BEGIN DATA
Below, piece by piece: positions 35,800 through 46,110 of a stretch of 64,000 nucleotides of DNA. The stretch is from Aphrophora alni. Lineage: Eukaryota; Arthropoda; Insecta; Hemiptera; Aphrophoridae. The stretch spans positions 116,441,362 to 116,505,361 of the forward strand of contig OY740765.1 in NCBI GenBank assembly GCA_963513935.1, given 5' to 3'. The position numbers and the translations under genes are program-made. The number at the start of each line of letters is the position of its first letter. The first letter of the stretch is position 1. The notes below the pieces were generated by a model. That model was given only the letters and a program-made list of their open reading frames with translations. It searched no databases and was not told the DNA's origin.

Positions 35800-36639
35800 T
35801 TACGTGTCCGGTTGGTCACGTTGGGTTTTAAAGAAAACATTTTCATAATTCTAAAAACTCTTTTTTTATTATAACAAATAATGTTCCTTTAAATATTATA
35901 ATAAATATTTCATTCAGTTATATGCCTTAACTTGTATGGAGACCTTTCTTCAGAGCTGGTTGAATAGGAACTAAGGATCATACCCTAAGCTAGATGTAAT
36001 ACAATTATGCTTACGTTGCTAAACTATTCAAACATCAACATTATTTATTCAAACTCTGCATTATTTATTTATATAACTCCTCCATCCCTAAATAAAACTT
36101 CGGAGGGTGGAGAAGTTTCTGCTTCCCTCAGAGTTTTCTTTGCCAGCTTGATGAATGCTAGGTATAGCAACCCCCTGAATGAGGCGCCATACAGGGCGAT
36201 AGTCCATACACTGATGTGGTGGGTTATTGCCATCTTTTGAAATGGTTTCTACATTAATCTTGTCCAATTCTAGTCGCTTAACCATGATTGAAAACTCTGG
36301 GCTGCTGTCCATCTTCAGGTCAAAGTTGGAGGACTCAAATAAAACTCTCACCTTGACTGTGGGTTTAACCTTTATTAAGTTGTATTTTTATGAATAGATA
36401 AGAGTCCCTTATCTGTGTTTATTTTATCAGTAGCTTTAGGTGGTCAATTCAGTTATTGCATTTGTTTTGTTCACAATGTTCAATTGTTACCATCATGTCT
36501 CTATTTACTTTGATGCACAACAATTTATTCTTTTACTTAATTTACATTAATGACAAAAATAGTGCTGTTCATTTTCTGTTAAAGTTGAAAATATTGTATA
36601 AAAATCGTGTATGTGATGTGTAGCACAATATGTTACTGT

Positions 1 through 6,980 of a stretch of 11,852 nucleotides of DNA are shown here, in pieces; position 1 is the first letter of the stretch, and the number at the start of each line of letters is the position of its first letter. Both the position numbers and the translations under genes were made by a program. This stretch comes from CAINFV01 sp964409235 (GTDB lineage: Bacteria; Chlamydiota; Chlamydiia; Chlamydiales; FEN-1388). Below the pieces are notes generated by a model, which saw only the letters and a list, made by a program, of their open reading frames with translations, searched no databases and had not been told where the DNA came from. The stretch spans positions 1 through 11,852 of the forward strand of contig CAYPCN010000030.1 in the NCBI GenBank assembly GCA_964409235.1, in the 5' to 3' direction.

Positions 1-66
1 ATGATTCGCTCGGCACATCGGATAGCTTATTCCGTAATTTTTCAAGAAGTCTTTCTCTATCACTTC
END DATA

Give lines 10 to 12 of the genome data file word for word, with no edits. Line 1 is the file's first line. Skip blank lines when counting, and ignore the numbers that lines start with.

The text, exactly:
36401 AGAGTCCCTTATCTGTGTTTATTTTATCAGTAGCTTTAGGTGGTCAATTCAGTTATTGCATTTGTTTTGTTCACAATGTTCAATTGTTACCATCATGTCT
36501 CTATTTACTTTGATGCACAACAATTTATTCTTTTACTTAATTTACATTAATGACAAAAATAGTGCTGTTCATTTTCTGTTAAAGTTGAAAATATTGTATA
36601 AAAATCGTGTATGTGATGTGTAGCACAATATGTTACTGT